The Federal Aviation Administration (FAA) are working with the International Civil Aviation Organization (ICAO) to slowly but surely modernize the NOTAM system using a “phased approach.” This modernization comes after the 2017 incident where an Air Canada crew almost landed on the taxiway in SFO after missing a NOTAM about a runway closure.
Robert Sumwalt (Chairman of the NTSB) then memorably declared NOTAM’s “a bunch of garbage.”
One milestone of the modernization (that pilots and flight planners will certainly welcome) is the proposed improvement of the presentation of NOTAM information. The new NOTAM’s will “prioritize or highlight the most important safety information, and optimize data, technology, and processes to help pilots find and retain the most relevant information.” Hopefully, this means a future of NOTAMs written in plain language and will prioritize critical information such as ‘runway closures’ or ‘no Jet A1 fuel available’ over ‘grass cutting’.
The FAA will also be transitioning to fully compliant ICAO NOTAMs, in line with the rest of the world. The first phase of this begins now (spring 2021) with some NOTAMs having ICAO translations provided, such as runway field condition (FICON) reports from smaller continental US airports.
Falcon 10X Debuts, Boasting Never Before Seen Anti-Upset Safety Features (And The World's Roomiest Business Jet Cabin)
Dassault has officially launched the Falcon 10X, a competitor to the Global 7500 and Gulfstream G700, with an array of cutting-edge safety features, as well as a unique cabin.
The Falcon 10X’s cabin is roomy, stretching a foot wider and approximately half a foot taller than rival Global 7500 and G700 cabins. Preliminary figures indicate a cruise speed of Mach 0.925 and the ability to take-off at max gross weight from a 6000ft runway and land in as little as 2500ft.
“We have optimized every aspect of the aircraft with the passenger in mind and established a new level of capability for ultra-long-range aircraft,” says Dassault Chairman and CEO Eric Trappier.
However, the cabin is not where the ingenuity ends. Despite having three engines, there is only one throttle lever. Yes, the digital flight control system (DFCS), incorporates a single power-lever Smart Throttle, which was tested extensively last year. Critically, adding the Smart Throttle enables the addition of ‘Recovery Mode.’
“What Recovery Mode does is return the 10X to stable flight after an upset in any configuration, when the pilot pushes the Recovery button on the instrument panel. This is a step up from envelope protection, which can help prevent overspeed or stall and other excursions, and it’s more comprehensive than the level buttons in some modern autopilots.” Loss of Control In-Flight (LOCiF) remains a significant contributor to aircraft accidents worldwide.
The DFCS also has a soft go-around and “comfort” climb and descent, designed to make passengers more comfortable during maneuvering. The Smart Throttle also heralds improvements for reduced-thrust takeoffs and noise-abatement procedures.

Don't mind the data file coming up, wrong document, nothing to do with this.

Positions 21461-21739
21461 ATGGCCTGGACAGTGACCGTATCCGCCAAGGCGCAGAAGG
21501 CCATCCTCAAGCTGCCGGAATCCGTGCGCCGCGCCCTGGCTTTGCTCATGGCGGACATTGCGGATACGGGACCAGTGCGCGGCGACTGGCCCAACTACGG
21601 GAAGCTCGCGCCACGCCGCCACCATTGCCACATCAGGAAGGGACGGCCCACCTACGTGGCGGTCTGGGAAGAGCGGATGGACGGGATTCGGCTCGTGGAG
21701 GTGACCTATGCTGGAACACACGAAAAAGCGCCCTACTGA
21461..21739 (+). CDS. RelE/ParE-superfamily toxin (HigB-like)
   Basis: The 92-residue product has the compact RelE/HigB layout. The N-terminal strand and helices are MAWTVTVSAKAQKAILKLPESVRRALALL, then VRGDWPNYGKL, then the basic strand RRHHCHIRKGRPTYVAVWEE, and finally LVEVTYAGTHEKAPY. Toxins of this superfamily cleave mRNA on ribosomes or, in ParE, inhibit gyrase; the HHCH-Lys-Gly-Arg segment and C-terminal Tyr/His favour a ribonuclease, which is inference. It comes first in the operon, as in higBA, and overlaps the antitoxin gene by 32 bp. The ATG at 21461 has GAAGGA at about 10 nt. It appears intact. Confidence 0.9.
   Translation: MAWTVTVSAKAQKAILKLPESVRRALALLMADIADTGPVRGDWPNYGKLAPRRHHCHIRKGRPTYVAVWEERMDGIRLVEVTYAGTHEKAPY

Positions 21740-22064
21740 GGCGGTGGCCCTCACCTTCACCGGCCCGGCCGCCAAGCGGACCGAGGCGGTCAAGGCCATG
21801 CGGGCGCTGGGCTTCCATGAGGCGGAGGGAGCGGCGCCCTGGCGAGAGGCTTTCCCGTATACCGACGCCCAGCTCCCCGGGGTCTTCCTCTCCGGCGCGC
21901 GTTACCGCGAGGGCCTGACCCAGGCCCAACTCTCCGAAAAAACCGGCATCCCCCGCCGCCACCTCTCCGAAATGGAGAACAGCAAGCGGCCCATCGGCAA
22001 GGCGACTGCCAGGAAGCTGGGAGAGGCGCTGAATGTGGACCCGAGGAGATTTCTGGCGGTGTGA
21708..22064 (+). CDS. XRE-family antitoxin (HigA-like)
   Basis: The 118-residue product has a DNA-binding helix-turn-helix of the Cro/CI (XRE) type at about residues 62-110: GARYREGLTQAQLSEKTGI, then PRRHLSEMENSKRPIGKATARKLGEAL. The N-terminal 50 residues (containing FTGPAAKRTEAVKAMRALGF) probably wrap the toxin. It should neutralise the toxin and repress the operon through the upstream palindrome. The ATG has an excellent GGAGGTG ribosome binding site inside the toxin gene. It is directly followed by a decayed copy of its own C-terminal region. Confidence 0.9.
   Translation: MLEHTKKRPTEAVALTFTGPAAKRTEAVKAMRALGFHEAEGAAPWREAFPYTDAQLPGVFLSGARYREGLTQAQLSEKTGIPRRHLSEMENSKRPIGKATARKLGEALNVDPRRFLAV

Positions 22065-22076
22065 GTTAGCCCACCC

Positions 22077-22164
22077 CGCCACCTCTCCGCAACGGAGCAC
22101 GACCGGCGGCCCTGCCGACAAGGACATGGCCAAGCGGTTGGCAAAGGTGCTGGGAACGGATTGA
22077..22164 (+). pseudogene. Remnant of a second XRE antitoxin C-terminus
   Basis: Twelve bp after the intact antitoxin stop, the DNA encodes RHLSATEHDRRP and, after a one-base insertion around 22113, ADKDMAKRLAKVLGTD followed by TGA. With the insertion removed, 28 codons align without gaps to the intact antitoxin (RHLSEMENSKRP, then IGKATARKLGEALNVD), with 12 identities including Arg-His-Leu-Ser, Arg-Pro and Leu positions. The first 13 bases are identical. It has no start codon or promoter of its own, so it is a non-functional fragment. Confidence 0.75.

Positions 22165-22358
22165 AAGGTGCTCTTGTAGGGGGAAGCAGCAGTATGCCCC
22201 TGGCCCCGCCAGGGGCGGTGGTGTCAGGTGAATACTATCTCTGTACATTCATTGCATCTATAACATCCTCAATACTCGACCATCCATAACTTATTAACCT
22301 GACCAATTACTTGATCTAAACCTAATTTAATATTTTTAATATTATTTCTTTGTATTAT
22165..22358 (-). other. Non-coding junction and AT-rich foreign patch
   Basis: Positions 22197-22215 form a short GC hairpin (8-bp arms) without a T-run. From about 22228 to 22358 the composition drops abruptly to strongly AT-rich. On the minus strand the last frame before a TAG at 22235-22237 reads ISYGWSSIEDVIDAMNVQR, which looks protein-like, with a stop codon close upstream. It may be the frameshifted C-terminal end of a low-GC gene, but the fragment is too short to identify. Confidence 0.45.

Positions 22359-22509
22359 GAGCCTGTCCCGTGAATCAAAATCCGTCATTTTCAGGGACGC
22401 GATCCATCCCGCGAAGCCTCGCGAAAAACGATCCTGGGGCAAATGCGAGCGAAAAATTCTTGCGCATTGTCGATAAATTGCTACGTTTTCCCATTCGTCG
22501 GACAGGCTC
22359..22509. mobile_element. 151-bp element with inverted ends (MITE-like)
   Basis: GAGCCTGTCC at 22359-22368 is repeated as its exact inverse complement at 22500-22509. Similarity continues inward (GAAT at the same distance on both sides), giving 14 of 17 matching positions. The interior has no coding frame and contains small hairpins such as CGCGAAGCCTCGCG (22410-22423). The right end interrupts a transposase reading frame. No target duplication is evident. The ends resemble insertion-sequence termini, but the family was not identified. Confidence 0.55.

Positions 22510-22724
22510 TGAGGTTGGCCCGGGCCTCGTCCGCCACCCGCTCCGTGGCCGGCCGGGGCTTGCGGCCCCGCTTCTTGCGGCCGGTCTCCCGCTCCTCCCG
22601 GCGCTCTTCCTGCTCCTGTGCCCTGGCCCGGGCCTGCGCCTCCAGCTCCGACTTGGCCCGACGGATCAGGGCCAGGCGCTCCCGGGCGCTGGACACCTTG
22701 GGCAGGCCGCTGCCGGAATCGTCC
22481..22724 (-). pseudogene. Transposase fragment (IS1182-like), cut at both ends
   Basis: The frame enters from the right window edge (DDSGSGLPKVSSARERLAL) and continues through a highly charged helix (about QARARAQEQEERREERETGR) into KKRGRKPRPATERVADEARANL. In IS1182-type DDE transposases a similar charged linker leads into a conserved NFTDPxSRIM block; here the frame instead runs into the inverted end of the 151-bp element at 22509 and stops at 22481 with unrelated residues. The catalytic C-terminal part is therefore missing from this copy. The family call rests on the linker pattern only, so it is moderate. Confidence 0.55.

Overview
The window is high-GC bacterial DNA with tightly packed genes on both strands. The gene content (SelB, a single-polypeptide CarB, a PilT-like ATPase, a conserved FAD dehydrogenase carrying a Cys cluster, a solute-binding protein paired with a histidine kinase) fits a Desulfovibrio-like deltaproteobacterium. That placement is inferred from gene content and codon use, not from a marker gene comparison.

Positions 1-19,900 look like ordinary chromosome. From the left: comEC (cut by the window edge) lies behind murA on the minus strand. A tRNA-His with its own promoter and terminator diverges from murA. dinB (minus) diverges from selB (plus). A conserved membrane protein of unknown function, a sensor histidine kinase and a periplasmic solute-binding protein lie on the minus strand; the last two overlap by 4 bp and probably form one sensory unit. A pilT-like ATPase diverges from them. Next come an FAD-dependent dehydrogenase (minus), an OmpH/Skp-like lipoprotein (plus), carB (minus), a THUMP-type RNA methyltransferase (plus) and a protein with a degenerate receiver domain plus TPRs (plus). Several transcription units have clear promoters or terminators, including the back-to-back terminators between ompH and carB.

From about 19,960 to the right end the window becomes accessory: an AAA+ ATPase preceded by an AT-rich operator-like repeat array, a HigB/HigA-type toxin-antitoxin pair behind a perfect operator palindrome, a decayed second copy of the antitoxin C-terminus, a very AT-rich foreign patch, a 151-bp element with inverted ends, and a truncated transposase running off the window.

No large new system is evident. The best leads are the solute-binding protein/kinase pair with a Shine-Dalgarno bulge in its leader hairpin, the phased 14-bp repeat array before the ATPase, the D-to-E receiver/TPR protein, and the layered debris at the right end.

Dassault expects the Falcon 10X to be certified and enter service in 2025.
One Flight Department Learns How A Seemingly Small Event Can Throw The Spotlight on Bigger, Unknown Issues
An event occurred at one business jet flight department involving a breakdown in CRM between a senior captain and a new-hire captain. The operator incurred no damage or injury, or cost, so it was dismissed by the chief pilot and director of aviation with no investigation.
However, after the CEO got wind of the incident, they hired a consultant to conduct an external evaluation.
According to the consultant, the flight department believed that their manuals, procedures, and work ethic equated to solid risk management. However, results indicated deficiencies in the entire organization: “...the group’s operations were standard industry practices at best, with only a few areas in which they were adhering to best practices or best practices plus.”
Despite best intentions, even the most professional flight departments “mistakenly assume that safety and risk management are simply a matter of faithfully obeying regulations, following the flight operations manual, completing checklists, etc.”
Putting unity before safety also surfaced as an issue. “Like most aviation professionals, its members were convivial and energetic, results-oriented. But they were also so conflict-averse that they went out of their way to preserve a collegial, amiable environment in the department.”
Had this ‘one-off’ event been ignored, similar safety issues may have re-occurred, leading to a more severe event. The review concluded that a stronger organizational culture is what the flight department needed.
An Untapped Source | The FAA Invites Drone Operators To Participate in ASRS
The National Airspace System (NAS) is about to receive never before collected safety information because the Federal Aviation Administration (FAA) has extended the protective wing of the Aviation Safety Reporting System (ASRS - AKA “The NASA Report”) to drone operators.
Bringing unmanned air vehicles (UAVs) into the safety fold has advantages for both drone operators, aircraft operators, and the FAA.
ASRS helps give the industry a more complete picture of incidents involving drones that they would otherwise not even know had happened. “If, for example, a particular model of drone – or even a particular location with heavy interference – was found to be associated with a number of flyaways, an identifiable pattern would emerge that could lead to the situation being remedied.”
In return, drone operators will be afforded protection from civil penalty or certificate suspension to encourage reporting and self-disclosure of errors, violations, and safety issues.